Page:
--- a/doc-src/TutorialI/Misc/document/Itrev.tex Wed Aug 30 18:05:20 2000 +0200 +++ b/doc-src/TutorialI/Misc/document/Itrev.tex Wed Aug 30 18:09:20 2000 +0200 @@ -38,9 +38,8 @@ hypothesis, is too weak to solve the induction step because of the fixed \isa{[]}. The corresponding heuristic: \begin{quote} -{\em 3. Generalize goals for induction by replacing constants by variables.} +\emph{Generalize goals for induction by replacing constants by variables.} \end{quote} - Of course one cannot do this na\"{\i}vely: \isa{itrev xs ys = rev xs} is just not true---the correct generalization is% \end{isamarkuptxt}% @@ -74,7 +73,7 @@ This time induction on \isa{xs} followed by simplification succeeds. This leads to another heuristic for generalization: \begin{quote} -{\em 4. Generalize goals for induction by universally quantifying all free +\emph{Generalize goals for induction by universally quantifying all free variables {\em(except the induction variable itself!)}.} \end{quote} This prevents trivial failures like the above and does not change the

--- a/doc-src/TutorialI/Recdef/Nested0.thy Wed Aug 30 18:05:20 2000 +0200 +++ b/doc-src/TutorialI/Recdef/Nested0.thy Wed Aug 30 18:09:20 2000 +0200 @@ -15,9 +15,7 @@ you needed to reprove many lemmas reminiscent of similar lemmas about @{term"rev"}. We will now show you how \isacommand{recdef} can simplify definitions and proofs about nested recursive datatypes. As an example we -chose exercise~\ref{ex:trev-trev}: - -FIXME: declare trev now! +choose exercise~\ref{ex:trev-trev}: *} (* consts trev :: "('a,'b)term => ('a,'b)term" *) (*<*)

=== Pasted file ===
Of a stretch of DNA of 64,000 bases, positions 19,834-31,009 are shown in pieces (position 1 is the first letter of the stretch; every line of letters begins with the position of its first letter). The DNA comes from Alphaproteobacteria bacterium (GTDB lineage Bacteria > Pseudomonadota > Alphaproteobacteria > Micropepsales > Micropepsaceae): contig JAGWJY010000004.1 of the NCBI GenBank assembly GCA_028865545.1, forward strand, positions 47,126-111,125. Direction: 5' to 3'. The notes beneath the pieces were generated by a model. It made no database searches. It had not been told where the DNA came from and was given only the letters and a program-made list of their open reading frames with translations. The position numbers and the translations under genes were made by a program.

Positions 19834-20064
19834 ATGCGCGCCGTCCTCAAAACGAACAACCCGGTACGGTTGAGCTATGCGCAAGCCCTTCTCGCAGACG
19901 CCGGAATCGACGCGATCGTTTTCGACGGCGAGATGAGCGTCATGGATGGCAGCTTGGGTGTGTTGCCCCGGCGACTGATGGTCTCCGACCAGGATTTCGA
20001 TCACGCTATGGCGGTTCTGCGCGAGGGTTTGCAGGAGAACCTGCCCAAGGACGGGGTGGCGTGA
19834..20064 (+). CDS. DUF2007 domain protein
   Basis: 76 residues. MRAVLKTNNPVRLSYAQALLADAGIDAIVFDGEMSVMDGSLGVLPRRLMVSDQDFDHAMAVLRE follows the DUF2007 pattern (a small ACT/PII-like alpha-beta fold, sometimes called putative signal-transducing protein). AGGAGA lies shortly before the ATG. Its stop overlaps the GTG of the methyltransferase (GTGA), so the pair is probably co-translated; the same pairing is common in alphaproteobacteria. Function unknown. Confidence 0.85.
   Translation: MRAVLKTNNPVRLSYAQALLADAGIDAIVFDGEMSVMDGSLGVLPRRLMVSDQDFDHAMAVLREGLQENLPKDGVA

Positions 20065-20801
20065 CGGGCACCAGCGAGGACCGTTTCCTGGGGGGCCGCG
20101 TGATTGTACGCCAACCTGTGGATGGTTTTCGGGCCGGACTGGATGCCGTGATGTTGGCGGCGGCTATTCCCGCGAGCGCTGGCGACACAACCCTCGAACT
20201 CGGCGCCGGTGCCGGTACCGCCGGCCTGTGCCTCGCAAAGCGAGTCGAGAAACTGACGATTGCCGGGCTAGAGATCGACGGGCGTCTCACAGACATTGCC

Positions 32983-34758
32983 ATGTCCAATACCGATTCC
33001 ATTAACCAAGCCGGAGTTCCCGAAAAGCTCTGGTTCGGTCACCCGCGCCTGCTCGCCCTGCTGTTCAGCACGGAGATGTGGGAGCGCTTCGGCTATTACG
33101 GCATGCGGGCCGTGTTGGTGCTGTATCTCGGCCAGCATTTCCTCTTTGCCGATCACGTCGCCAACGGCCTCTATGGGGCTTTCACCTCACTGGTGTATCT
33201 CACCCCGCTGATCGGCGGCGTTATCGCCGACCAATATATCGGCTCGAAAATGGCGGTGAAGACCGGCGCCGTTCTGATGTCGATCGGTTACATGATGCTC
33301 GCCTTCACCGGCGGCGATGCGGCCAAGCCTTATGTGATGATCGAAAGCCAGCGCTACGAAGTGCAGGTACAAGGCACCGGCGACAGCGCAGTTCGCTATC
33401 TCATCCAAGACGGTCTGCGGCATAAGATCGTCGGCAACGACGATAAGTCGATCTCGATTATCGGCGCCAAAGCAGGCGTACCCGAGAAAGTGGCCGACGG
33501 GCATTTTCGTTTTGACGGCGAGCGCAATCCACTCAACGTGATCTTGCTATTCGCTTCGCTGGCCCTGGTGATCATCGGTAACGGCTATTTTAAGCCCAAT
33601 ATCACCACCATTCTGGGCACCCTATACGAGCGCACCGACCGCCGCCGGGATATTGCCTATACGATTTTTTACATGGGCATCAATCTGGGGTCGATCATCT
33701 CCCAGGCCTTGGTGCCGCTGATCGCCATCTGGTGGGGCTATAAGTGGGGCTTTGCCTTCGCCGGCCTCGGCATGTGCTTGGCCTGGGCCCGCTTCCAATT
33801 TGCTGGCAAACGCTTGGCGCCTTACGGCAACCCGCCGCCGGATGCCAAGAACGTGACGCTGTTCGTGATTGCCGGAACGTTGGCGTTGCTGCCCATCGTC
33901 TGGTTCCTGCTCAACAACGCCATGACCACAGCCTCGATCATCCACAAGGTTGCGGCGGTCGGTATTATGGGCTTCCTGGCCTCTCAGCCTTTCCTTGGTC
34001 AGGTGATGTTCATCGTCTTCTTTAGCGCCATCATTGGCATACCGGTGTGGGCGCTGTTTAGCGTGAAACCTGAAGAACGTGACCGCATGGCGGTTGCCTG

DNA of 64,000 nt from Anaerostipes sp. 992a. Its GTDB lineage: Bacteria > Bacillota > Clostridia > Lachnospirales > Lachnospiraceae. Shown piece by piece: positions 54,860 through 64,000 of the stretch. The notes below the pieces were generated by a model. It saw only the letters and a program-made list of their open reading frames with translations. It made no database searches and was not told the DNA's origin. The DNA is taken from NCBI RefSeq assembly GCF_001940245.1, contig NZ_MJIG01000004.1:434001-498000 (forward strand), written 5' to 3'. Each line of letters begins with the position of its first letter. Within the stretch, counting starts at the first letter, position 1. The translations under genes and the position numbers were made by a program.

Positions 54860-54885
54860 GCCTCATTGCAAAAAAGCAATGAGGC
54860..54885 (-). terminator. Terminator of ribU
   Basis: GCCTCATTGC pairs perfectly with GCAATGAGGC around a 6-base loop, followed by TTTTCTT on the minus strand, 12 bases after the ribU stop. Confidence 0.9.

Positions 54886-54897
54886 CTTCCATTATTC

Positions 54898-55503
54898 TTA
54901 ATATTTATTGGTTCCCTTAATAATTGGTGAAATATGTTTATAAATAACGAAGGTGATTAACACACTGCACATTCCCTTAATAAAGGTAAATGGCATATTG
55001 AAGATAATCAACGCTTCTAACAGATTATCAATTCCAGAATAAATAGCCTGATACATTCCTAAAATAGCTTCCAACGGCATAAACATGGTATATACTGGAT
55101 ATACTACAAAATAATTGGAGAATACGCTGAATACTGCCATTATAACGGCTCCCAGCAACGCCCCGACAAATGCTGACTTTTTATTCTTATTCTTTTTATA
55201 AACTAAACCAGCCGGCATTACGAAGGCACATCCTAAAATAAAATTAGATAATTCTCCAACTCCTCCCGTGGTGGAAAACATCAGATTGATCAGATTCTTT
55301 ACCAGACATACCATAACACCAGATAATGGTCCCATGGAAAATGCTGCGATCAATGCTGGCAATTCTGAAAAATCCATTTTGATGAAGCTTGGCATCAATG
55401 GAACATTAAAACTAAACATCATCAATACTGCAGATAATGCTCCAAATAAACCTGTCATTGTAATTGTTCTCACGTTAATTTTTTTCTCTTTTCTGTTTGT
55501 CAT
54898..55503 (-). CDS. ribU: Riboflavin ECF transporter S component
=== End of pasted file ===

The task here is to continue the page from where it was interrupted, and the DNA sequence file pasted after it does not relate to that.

--- a/doc-src/TutorialI/Recdef/Nested1.thy Wed Aug 30 18:05:20 2000 +0200 +++ b/doc-src/TutorialI/Recdef/Nested1.thy Wed Aug 30 18:09:20 2000 +0200 @@ -1,12 +1,12 @@ (*<*) theory Nested1 = Nested0:; (*>*) -consts trev :: "('a,'b)term => ('a,'b)term"; +consts trev :: "('a,'b)term \<Rightarrow> ('a,'b)term"; text{*\noindent Although the definition of @{term"trev"} is quite natural, we will have overcome a minor difficulty in convincing Isabelle of is termination. -It is precisely this difficulty that is the \textit{rasion d'\^etre} of +It is precisely this difficulty that is the \textit{raison d'\^etre} of this subsection. Defining @{term"trev"} by \isacommand{recdef} rather than \isacommand{primrec} @@ -15,30 +15,30 @@ *}; recdef trev "measure size" - "trev (Var x) = Var x" + "trev (Var x) = Var x" "trev (App f ts) = App f (rev(map trev ts))"; -text{* -FIXME: recdef should complain and generate unprovable termination condition! -moveto todo - +text{*\noindent Remember that function @{term"size"} is defined for each \isacommand{datatype}. -However, the definition does not succeed. Isabelle complains about an unproved termination -condition +However, the definition does not succeed. Isabelle complains about an +unproved termination condition \begin{quote} -@{term[display]"t : set ts --> size t < Suc (term_size ts)"} +@{term[display]"t : set ts --> size t < Suc (term_list_size ts)"} \end{quote} -where @{term"set"} returns the set of elements of a list---no special knowledge of sets is -required in the following. -First we have to understand why the recursive call of @{term"trev"} underneath @{term"map"} leads -to the above condition. The reason is that \isacommand{recdef} ``knows'' that @{term"map"} will -apply @{term"trev"} only to elements of @{term"ts"}. Thus the above condition expresses that -the size of the argument @{term"t : set ts"} of any recursive call of @{term"trev"} is strictly -less than @{term"size(App f ts) = Suc(term_size ts)"}. -We will now prove the termination condition and continue with our definition. -Below we return to the question of how \isacommand{recdef} ``knows'' about @{term"map"}. +where @{term"set"} returns the set of elements of a list (no special +knowledge of sets is required in the following) and @{name"term_list_size :: +term list \<Rightarrow> nat"} is an auxiliary function automatically defined by Isabelle +(when @{name"term"} was defined). First we have to understand why the +recursive call of @{term"trev"} underneath @{term"map"} leads to the above +condition. The reason is that \isacommand{recdef} ``knows'' that @{term"map"} +will apply @{term"trev"} only to elements of @{term"ts"}. Thus the above +condition expresses that the size of the argument @{term"t : set ts"} of any +recursive call of @{term"trev"} is strictly less than @{term"size(App f ts) = +Suc(term_list_size ts)"}. We will now prove the termination condition and +continue with our definition. Below we return to the question of how +\isacommand{recdef} ``knows'' about @{term"map"}. *}; (*<*) end; -(*>*) \ No newline at end of file +(*>*)